I had never truly felt a sense of belonging except back on the road in any of the small towns that had littered my childhood.
My love of books formed a buffer against my sporadic school years. I read whatever I could find. My mother always joked that I was ‘old in the head’. I could read before I started school. I would grab what I could from libraries or old discarded books in second-hand stores.
But my school report cards would never reflect this love of learning. I could never settle in long enough to find any consistency. On and on we moved, from one ramshackle house to another. The years passed sleeping in the backs of cars or crammed into an old plywood gypsy caravan.
Grant relates how education, journalism and travel gave him perspective. As did his genealogical research which forced him to grapple with what it revealed:
Out of the haze of this frontier Australia, one name emerges. William Hugh Grant, an Aboriginal boy born in 1856 and raised on Merriganowry. He later married a white woman from nearby Cowra. His marriage certificate lists his father as John Grant, squatter. As in all families, there is argument and conjecture. There are competing stories and myth that shroud his birth and parentage in mystery. This one document – the marriage certificate – provides the only evidence…“Where official records may fail, I have my imagination to try to fill in the gaps. It isn’t hard to see a property with a white master and his growing children, surrounded by blacks still living on what they would consider their land. Like a scene from the slave plantations of the American south, the blacks worked as farmhands and cooks and cleaners for their new white landlords.
I found refuge outside Australia. My many years working in Asia, the Middle East, Europe and Africa liberated me. Here were the problems of other peoples and other lands. Here I was an observer freed from the shackles of my own country’s history.
Stan Grant’s memoir is raw, reflective and deserves a wide readership. One hopes that his belief, that “racism isn’t killing the Australian dream. The Australian dream was founded on racism” can be overcome by knowledge, wisdom, goodwill, sound policy and reconciliation.
“Humboldt wrote about the destruction of forests and of humankind’s long-term changes to the environment. When he listed the three ways in which the human species was affecting the climate, he named deforestation, ruthless irrigation and, perhaps most prophetically, the ‘great masses of steam and gas’ produced in the industrial centres. No one but Humboldt had looked at the relationship between humankind and nature like this before.”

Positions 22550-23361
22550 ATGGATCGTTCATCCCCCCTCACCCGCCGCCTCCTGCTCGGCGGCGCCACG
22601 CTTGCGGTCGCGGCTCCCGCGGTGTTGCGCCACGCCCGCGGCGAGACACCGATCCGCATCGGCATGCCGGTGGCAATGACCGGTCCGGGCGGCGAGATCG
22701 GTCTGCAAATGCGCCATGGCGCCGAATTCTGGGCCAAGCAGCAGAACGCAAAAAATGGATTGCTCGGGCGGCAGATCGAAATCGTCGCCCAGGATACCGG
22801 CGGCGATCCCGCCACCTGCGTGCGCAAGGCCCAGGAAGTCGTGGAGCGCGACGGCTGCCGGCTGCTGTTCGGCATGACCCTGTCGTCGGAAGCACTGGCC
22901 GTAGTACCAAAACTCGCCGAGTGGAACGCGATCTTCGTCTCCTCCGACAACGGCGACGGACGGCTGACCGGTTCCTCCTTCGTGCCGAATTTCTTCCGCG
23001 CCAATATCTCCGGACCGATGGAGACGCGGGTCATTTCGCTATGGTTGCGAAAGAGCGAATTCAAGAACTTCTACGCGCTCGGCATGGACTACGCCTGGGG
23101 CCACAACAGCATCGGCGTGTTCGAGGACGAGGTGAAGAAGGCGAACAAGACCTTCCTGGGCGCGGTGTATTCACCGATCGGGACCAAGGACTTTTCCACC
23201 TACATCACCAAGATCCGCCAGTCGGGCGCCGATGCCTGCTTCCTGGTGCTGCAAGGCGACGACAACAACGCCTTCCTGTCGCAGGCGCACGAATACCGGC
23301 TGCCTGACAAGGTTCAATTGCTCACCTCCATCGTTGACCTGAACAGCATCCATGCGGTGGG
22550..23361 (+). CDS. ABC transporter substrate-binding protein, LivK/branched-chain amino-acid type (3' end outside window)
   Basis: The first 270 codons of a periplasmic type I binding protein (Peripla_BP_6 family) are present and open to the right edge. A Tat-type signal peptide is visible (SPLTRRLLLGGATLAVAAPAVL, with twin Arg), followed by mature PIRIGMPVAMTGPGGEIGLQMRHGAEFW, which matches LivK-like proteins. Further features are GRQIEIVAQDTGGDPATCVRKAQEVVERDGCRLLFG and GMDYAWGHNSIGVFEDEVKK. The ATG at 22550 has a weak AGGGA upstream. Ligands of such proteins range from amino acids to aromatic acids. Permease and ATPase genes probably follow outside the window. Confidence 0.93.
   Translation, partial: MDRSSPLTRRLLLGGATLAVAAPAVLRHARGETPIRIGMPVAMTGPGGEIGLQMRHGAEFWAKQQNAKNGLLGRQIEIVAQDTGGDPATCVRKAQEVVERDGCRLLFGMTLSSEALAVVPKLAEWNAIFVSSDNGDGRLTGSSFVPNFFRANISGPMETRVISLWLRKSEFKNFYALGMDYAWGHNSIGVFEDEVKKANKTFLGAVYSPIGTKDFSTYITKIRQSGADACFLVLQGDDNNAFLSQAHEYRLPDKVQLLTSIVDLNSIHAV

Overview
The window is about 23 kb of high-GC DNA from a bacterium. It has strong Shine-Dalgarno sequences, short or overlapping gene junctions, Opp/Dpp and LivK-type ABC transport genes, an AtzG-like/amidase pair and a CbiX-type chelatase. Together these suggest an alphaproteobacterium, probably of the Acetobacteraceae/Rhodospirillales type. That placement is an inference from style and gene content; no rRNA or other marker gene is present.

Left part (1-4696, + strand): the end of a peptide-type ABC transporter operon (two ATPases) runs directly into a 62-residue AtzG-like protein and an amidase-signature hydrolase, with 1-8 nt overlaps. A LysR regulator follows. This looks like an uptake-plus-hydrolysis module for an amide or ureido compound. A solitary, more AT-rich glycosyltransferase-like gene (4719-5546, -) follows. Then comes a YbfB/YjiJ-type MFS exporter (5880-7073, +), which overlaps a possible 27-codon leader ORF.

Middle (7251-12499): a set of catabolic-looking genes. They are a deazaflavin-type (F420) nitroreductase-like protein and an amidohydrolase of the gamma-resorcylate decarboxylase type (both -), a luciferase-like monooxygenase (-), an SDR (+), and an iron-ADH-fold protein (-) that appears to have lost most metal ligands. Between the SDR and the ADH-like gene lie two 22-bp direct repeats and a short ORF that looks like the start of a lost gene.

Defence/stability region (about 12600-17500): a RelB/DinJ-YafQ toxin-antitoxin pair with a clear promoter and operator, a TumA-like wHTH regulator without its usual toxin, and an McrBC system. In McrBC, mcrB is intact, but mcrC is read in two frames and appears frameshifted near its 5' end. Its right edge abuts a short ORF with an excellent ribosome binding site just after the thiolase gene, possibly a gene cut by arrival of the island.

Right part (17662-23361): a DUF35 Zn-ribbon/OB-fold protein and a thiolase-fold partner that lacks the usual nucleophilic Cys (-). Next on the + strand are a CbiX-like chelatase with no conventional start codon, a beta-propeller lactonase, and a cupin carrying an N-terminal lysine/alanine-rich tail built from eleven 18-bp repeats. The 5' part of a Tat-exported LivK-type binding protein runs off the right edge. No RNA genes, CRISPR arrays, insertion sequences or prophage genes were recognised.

The Invention of Nature: Alexander von Humboldt’s New World by Andrea Wulf made me want to do the author’s bidding and help place him ‘back on a pedestal where he belongs’. Humboldt, who died in 1859 just a decade short of a century, was a Prussian scientist, geographer, naturalist, botanist, explorer and embodiment of the Romantic era but is now largely forgotten. He was the most famous person in the world except for a monarch or two, and Napoleon. Take a moment to watch the biographer enthuse, quite rightly over her subject.
Humboldt’s travels and science influenced a who’s who of nineteenth century thinkers including Thoreau, Whitman and Darwin, who says he would never have boarded The Beagle without having read Humboldt. I loved how Wulf tells of her experience reading Darwin’s own heavily annotated copies of Humboldt’s books as part of her research; what reader could not imagine and share in her ecstasy.
“Knowledge, Humboldt believed, had to be shared, exchanged and made available to everybody” and the roads to his lectures in Berlin were jammed as both men and women strove to attend. He shared his knowledge and ideas literally to the day he died finishing his last book days before his death.
I will not read a more interesting book this year and, like Wulf, marvel that I have never heard of Humboldt finding this hard to believe considering his achievement in shaping the way we see our contemporary world. My highest recommendation.
I want to propose two readings of High-Rise here: the book is all about architecture; the book is not about architecture at all. Ned Beauman
I read High-Rise by JG Ballard after watching the film adaptation, which is slavishly faithful to the novel, directed by Ben Wheatley. After consuming both a review by Christos Tsiolkas appeared which accurately describes the novel:
The novel is a one-trick pony, an allegory of class set in a futuristic multilevel apartment tower. As the amenities of the high-rise begin to falter and break down, an increasingly savage conflict between the ruling elite on the top floors and the aspirational middle class on the lower levels begins to unfold. The carnage keeps building but, because the characters are never anything more than stick figures, the escalating violence has no resonance and, though only a slim volume, the book becomes wearisome very quickly.
Tsiolkas skewers the film too (a little unfairly because he values “Wheatley highly as a director”). The main criticism being that Wheatley has not updated the film to explore contemporary issues about class. There was a quote from Thatcher at the end of the film from a loudspeaker though: